A Blog by International Students at Leiden University

Writers in The Hague: Mohsin Hamid

It isn’t every day that world-renowned authors come to The Hague’s Paard van Troje to speak. But, every now and then, Border Kitchen, a local literary organisation, brings some of the worlds best writers to the city. Since starting in the early 2000s they’ve hosted some titanic wordsmiths like Ian McEwan, Salman Rushdie, Martha Nussbaum and Isabel Allende, to name a few. Last week Mohsin Hamid became a great addition to the list.

It was funny to see him in Paard. He filled the stage, usually dominated by noisy musicians, very well. Calm and collected, his interviewer, by contrast, struggled to match his grace. I sympathise, Mohsin Hamid is an intimidatingly good writer. The Reluctant Fundamentalist launched him to fame in the late 2000s and he deserves the good following he’s had since.

In one of his better moments, the interviewer asked simply ‘why do you write?’ Generalising about all the different kinds that fall under the umbrella ‘writer’ is a risky business. But Mohsin ventured that the writer’s task as to “re-complicate what has been simplified, and simplify what isn’t naturally complicated, but has been”. Awkwardly rapturous the interviewer noted this as “a very beautiful thing to say”.

It was, and Mohsin’s maxim describes very well how he treats his subject matter. This is (beyond boosting Border Kitchen and an author that doesn’t need it) what I really want to talk about in this blog post.

Mohsin writes mainly, and especially in his most recent novel Exit West, about migration. Yes fine, identity, love, perception and a whole load of life’s beautiful minutiae feature too. But migration, movement, transition, this is the center Mohsin revolves around. The ideas are fitting for students living abroad trying to navigate a foreign space, though Mohsin’s characters experience the far nastier vicissitudes of travel.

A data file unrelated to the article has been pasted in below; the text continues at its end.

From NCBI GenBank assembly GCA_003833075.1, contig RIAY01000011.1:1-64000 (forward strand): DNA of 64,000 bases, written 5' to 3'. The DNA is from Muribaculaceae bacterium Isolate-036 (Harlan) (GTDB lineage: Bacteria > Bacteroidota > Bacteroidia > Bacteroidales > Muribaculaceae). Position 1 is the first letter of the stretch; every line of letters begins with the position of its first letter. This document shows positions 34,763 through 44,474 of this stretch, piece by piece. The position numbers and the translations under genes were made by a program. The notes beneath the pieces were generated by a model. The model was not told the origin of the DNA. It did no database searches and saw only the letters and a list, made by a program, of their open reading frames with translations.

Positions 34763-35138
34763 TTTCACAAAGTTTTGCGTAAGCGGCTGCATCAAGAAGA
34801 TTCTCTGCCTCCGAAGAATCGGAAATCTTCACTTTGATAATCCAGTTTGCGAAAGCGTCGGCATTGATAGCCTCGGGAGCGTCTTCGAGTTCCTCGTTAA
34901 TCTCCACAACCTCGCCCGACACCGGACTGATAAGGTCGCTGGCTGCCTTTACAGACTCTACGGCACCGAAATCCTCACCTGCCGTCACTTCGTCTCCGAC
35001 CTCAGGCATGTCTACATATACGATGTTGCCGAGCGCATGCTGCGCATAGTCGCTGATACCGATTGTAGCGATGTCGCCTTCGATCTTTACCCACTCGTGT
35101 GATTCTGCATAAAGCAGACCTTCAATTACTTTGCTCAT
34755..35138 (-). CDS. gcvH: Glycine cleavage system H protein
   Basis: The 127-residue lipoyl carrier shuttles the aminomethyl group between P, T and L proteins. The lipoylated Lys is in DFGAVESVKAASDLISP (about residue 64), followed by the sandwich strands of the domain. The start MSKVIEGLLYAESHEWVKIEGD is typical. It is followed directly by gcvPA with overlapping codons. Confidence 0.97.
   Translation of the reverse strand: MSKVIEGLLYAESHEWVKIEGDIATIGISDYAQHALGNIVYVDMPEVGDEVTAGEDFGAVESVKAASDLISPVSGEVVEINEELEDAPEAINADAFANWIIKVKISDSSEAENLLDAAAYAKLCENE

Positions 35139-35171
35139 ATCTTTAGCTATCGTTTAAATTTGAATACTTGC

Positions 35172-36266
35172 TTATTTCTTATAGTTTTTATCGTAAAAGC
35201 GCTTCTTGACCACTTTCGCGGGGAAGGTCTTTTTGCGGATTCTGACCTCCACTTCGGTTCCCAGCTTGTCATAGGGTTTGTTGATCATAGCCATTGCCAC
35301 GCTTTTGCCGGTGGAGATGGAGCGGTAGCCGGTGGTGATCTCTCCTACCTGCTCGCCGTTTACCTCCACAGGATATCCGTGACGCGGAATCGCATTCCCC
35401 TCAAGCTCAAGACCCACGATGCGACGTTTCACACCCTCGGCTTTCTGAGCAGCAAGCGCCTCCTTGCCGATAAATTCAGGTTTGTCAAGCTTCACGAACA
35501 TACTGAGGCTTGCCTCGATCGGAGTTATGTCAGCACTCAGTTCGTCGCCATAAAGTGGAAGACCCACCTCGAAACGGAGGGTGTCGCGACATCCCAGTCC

The main characters in Exit West, for example, two refugees in love, are forced to move constantly from places that persistently reject them. The novel imagines a world where movement itself becomes easy, though belonging and acceptance takes longer to catch up. It starkly and affectionately reminds a reader that we are all migrants: a naturally simple thing, frequently overcomplicated. And it’s an empathic story about refugees in Europe: a naturally complex thing, always overly simplified

Asked about why he has written Exit West, Mohsin revealed himself as a kind of activist. The most institutionalised and widespread injustice, and the one least recognised or talked about, is the freedom some have to move compared to others. To paraphrase him (I was too slow to jot it down exactly), “Oh we think the sexes should be equal, and that different races are the same, and that sexuality doesn’t change how you should be treated, but oh, oh no, where you’re born, that decides what kind of human you are”.

In a week from now, Border Kitchen is bringing the Turkish Nobel Prize-winning author Ohran Pamuk to the Luther Church in The Hague. If you can’t be there, keep an eye out for Mohsin and Ohran’s work. Once writers become renowned, crossing borders gets easier. But before them, their words go first, and words, if used well, don’t care much for border boundaries.

About Greg Frey

A student in my final year at Leiden University College, The Hague. Studying 'Human Diversity', I like books and people and gardens and planets and drinking with my friends. My favourite place in the city is the Nutshuis garden, my favourite food is the biological beer they serve there.

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This entry was posted on September 17, 2017 by in Uncategorized.

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